Food & DrinkGrub Notes

Punta Cana’s Dominican Delights, and Frozen Custard in Grayson

WELCOME TO THE NEIGHBORHOOD: The closing of Siri Thai’s original Bottleworks location (the Eastside remains open), followed by the rapid opening and closing of another Thai restaurant and then a long period of vacancy for the space, seems to be turning out a net positive. Punta Cana Latin Grill (367 Prince Ave., 706-850-8960) opened in September and, rather than some generic chips-and-guac joint, is a lovely Dominican restaurant with cheery staff, a sunny interior, good food and a full bar. 

If Athens has had a Dominican restaurant, it either isn’t springing to my memory or predates my writing this column, although we have had Puerto Rican and Cuban. Like much Latin American cuisine, it is starchy, with strongly flavored meats and plenty of beans. So, yes, you can get tacos at Punta Cana, as well as empanadas, quesadillas and a Cuban sandwich, but there are other things to explore, as well. Mofongo, for example, is a mash of green plantains with plenty of garlic, some broth and olive oil. Thicker than mashed potatoes, at first it seems bland, but something keeps you going back to it, especially if you pair it with one of the meats or with shrimp. (Veggie is an option, too.) 

The bandeja tropical, a sort of sampler platter, is a good way to try a little bit of a lot of things, with rice, beans, maduros (sweet plantains, nicely browned and caramelized), fried egg, avocado, slices of chicharron, some delicious sausage dark with cumin and other spices, thinly pounded steak or chicken and a side salad. The Dominican sliders, which are in the appetizer section, are only one of the items on the menu that make use of tostones (sliced, fried green plantains) in place of bread. Toothpicked together with thick-sliced Dominican sausage (sort of like fried bologna) and a slice of fried farmer’s cheese, they arrive too hot to eat, but you may try anyway, burning your fingers and your tongue in your eagerness to consume them. 

Some things may remind you considerably of the menu at another Latin American restaurant, Cali N Tito’s, and in those cases, Cali N Tito’s likely does them slightly better. The fried yuca at Punta Cana, for example, is a little too thick and starchy. The sandwiches are good, including one that’s available as a lunch special called a Riki-Taki (a beef patty with sliced onion, raw cabbage, fried egg and avocado, plus “Punta Cana sauce”), but they’re not as good as the ones at Cali N Tito’s, either. They kind of need their sauce, in other words. The Caribbean Wrap, which includes your choice of meat, lettuce, rice, beans, mozzarella, peppers and onions, is a bit of a mess and could use some more aggressive seasoning, but it’s still a great way to get a whole meal in a flour tortilla.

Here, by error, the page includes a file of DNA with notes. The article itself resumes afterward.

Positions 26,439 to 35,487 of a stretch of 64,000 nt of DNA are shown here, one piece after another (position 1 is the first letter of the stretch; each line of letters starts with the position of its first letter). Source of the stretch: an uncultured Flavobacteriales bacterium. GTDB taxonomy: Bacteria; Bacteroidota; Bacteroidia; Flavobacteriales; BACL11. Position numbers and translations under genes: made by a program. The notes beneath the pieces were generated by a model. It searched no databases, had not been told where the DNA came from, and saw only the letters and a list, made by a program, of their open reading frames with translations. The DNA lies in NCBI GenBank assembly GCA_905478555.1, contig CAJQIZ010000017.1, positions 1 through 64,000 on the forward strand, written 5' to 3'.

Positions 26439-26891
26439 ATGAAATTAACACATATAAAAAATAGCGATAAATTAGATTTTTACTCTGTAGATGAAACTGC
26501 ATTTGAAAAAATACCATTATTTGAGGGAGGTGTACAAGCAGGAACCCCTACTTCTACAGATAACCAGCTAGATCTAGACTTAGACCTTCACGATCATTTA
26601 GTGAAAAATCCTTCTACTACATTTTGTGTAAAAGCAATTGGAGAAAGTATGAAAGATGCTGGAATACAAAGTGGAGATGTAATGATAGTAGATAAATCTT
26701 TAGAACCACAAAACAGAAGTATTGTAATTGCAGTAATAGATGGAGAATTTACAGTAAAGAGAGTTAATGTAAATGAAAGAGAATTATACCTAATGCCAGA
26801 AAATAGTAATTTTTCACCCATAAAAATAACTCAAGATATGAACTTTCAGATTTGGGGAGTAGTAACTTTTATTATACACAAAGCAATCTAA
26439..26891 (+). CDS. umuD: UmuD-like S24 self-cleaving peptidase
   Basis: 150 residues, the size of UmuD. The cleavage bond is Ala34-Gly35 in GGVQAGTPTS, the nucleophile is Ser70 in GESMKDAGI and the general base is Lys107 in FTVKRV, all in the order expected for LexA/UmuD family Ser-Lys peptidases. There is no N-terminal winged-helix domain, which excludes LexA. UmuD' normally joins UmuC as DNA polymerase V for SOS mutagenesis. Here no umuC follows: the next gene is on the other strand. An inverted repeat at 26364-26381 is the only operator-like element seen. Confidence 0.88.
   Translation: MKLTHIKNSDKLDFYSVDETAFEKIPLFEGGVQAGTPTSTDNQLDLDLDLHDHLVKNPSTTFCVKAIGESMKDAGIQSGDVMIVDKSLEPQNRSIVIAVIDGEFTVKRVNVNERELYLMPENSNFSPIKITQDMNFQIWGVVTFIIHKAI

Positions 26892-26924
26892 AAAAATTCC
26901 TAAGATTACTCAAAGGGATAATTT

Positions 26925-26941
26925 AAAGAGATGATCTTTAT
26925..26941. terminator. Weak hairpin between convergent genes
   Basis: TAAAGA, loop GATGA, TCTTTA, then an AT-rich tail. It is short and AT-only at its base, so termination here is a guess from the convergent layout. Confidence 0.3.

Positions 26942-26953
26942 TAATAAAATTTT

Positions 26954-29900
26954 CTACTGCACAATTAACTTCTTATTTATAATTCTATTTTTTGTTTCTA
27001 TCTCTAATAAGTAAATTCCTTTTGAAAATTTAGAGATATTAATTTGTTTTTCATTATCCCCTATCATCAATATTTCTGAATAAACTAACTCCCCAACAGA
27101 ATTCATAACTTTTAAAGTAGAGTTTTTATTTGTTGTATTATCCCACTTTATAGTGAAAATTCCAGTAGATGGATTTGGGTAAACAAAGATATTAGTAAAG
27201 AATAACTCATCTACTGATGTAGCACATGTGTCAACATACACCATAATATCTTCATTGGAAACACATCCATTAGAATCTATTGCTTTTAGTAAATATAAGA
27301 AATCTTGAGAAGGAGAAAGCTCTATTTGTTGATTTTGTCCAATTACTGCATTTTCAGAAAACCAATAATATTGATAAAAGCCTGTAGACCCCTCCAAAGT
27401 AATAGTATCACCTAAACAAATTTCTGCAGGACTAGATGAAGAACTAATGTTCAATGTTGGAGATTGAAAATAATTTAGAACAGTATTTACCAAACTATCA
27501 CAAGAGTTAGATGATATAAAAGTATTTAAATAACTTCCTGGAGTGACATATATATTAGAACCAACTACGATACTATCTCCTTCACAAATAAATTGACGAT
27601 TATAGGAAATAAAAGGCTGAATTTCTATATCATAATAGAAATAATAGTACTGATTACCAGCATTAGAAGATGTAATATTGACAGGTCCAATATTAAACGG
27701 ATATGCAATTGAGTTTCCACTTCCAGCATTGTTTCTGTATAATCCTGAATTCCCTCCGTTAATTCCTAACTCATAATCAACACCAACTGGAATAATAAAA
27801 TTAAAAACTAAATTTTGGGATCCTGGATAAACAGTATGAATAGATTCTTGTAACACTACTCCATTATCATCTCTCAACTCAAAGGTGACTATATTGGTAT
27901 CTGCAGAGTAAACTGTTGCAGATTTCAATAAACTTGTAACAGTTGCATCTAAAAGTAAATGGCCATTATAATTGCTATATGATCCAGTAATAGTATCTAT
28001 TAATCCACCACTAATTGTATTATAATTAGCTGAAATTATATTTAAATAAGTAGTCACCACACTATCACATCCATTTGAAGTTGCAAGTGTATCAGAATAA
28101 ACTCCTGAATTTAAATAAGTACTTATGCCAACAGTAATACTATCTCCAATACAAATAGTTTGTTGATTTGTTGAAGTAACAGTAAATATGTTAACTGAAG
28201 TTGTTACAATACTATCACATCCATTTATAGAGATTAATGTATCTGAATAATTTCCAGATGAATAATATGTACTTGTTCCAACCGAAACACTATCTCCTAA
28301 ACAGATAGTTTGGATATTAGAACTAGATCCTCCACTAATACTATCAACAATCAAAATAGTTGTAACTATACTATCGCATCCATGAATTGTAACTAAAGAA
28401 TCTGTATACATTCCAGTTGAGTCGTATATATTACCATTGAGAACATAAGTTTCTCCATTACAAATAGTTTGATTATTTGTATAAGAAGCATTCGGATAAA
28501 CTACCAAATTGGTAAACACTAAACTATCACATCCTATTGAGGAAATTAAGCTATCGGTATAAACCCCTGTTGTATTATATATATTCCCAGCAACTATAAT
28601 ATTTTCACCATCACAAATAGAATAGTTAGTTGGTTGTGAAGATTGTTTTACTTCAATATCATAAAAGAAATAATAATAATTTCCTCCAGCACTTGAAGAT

There is considerably more to order: soups that change out daily, a Dominican pizza with tostones as its base topped with salami and red onions, guava and cream cheese empanadas and fried rice with ham, egg and maduros. There is a kids menu, and draft beers start at $3. Parking is still a little aggravating, but as long as you know your license plate number, you’re probably fine. The restaurant is open Monday to Thursday from 11 a.m.–10:30 p.m., Friday and Saturday until 11 p.m. and Sunday until 9:30 p.m.

SWEETS: If you’re driving home from Atlanta on Highway 78, you might want to stop in Grayson at Berens Frozen Custard (1132 Atlanta Hwy., 770-736-7762). Tucked in an unremarkable shopping center next to a fireworks store, it offers a product that is rare in the South. Frozen custard, as opposed to most ice cream, is made with egg yolks and involves a slower churning process that whips in less air, resulting in a creamier product that’s served at a lower temperature. Berens only has three flavors: chocolate, vanilla and a third one that changes daily, all made fresh throughout the day. 

You might be familiar with the fast-food version at Freddy’s, but this one, no shocker, is considerably better. If you’re looking for a flavor that’s not available on a given day, you can check the case freezer that has packed pints, where you might find black raspberry chocolate chip, spiced apple, pumpkin pie, pistachio pineapple and so on. Or, you could order a concrete, essentially a Blizzard, with various mix-ins, like a Grasshopper, with Andes mints, Oreos and mint flavor, or a combination of vanilla custard, strawberries, blueberries and raspberries or, in the current season, one that swears it blends in an entire piece of pumpkin pie. 

There are milkshakes and floats, if you prefer something simpler, as well as sundaes and banana splits. You can pick up a printed calendar of the month’s flavors or just check the website at The store is open every day (until 9:30 p.m. Sunday through Thursday, until 10:30 p.m. Friday and Saturday) and proudly displays its many “best of” trophies on the walls.